Employee Retention & Leadership
Retaining your employees may be the most significant challenge that you as an employer may face. After what often amounts to years of investment; building a competent staff through training, mentoring and other types of guidance, you do not want to lose your best resources. Your staff is critical to the success of your business!
The Cost Issue
When employees leave, they take with them key knowledge, experience, and whatever training investment your organization has made in them. Furthermore, you must spend valuable time and money replacing them and training new recruits. According to the Wharton School of Business, losing an employee costs the company 33 percent of that employee's annual salary to replace them.
Not only is the knowledge and experience of your long term employees critical to the success of your business, you can't discount the relationships that they have established with your customers! Customers like coming to a business where they are recognized by the staff. It creates customer loyalty and when a company is continually replacing their staff, the company's reputation is damaged.
How Do You Avoid Employee Turnover?
Create an effective retention plan that helps you understand why employees stay with or leave an organization-and use that information to put in place a range of strategies to ensure your organization meets employees' needs and expectations. Make your business a place where employees enjoy working. If an employee enjoys their work, they will do a better job and it will be apparent to your customers. Your goal should be to have your employees be ambassadors for your company!
- When hiring, you need to start by properly explaining what the position is and what duties will be required. Many times new employees don't stay with an organization because they didn't completely understand the position that they were hired for.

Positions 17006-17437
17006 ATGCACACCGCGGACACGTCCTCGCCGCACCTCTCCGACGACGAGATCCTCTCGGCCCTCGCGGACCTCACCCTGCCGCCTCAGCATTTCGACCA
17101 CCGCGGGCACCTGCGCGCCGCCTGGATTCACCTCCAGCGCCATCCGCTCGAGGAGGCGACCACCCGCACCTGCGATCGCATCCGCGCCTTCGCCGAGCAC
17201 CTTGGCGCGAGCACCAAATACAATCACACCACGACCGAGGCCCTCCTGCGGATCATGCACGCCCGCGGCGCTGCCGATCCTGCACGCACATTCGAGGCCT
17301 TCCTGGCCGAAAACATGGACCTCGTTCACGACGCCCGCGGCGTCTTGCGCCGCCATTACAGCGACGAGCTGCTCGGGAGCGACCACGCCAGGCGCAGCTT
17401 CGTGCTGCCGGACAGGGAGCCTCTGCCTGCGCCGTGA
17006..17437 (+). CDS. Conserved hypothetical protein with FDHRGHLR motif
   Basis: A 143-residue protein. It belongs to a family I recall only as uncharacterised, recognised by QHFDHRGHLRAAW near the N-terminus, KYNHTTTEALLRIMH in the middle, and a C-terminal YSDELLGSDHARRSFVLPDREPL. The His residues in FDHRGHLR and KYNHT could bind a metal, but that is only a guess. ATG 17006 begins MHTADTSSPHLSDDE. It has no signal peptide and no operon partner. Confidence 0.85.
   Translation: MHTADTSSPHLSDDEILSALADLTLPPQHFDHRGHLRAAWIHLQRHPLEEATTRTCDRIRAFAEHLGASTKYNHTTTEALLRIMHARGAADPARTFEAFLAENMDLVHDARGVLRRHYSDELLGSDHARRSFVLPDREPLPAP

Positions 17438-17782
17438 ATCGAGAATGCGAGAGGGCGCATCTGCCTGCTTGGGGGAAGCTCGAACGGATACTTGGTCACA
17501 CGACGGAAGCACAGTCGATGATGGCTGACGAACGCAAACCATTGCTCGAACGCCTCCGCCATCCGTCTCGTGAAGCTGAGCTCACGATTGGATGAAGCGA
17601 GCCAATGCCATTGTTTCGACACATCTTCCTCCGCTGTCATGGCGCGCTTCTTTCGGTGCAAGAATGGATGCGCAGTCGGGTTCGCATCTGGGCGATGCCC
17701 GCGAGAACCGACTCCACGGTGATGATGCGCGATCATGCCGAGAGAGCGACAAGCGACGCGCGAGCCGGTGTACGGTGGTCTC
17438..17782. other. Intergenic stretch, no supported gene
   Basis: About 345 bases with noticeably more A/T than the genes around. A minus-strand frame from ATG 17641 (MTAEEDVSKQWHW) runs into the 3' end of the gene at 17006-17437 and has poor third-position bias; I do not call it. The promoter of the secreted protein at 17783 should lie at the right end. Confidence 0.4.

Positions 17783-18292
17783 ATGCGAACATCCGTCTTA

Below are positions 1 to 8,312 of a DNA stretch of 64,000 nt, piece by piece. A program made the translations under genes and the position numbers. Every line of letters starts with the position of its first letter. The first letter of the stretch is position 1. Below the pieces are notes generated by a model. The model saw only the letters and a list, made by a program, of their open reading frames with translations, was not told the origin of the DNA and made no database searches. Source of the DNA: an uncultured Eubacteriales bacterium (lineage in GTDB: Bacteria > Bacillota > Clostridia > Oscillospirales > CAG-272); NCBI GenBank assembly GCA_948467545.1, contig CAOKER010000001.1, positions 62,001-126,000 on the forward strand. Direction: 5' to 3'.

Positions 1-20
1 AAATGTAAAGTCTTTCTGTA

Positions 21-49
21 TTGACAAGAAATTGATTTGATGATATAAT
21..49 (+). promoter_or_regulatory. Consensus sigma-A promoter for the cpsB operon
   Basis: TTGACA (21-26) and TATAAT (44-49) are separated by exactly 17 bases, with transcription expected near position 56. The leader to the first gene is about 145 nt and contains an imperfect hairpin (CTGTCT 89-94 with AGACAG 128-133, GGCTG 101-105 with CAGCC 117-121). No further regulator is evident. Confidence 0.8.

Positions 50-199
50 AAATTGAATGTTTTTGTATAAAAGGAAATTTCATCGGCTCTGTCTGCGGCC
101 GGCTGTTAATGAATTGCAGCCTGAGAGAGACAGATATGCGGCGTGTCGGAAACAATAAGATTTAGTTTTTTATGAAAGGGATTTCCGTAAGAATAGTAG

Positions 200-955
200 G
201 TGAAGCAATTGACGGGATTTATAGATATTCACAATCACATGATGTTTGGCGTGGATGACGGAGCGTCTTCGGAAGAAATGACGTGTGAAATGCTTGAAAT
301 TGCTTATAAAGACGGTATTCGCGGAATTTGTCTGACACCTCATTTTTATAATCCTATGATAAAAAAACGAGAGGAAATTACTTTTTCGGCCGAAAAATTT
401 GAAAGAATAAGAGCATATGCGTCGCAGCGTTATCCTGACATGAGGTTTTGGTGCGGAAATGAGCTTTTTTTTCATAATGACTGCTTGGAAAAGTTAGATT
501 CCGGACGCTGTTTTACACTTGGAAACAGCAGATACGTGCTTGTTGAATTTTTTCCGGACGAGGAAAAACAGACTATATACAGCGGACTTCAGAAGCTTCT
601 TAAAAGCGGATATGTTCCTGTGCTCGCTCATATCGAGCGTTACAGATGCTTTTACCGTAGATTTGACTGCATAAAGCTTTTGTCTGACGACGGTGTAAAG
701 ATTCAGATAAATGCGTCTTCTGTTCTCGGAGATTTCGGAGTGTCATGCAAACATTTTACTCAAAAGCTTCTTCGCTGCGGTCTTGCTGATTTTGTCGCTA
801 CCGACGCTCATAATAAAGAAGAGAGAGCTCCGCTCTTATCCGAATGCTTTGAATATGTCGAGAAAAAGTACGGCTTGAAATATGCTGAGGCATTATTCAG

- Hire the right person for the job. Make sure that the new hire has the right skill-set, experience/education and personality for the position.
- Provide the proper training, to insure that the new staff member has a clear understanding of how to perform their duties and is not learning by trial and error.
- Increase your human resource and leadership skills, so that you will know how to create loyalty and avoid losing your staff to the competition.
- Let employees' be involved in the decisions that affect their work. It is far easier to get employee "buy in" if they have been involved in the process.
- Be aware that different things motivate different people. For example: an employee with young children may value having a more flexible schedule. The same person may be motivated by other things once their children are older.
We have several Leadership Sessions in February:
Date: Wednesday, February 12
Date: Monday, February 24
Date: Friday, February 28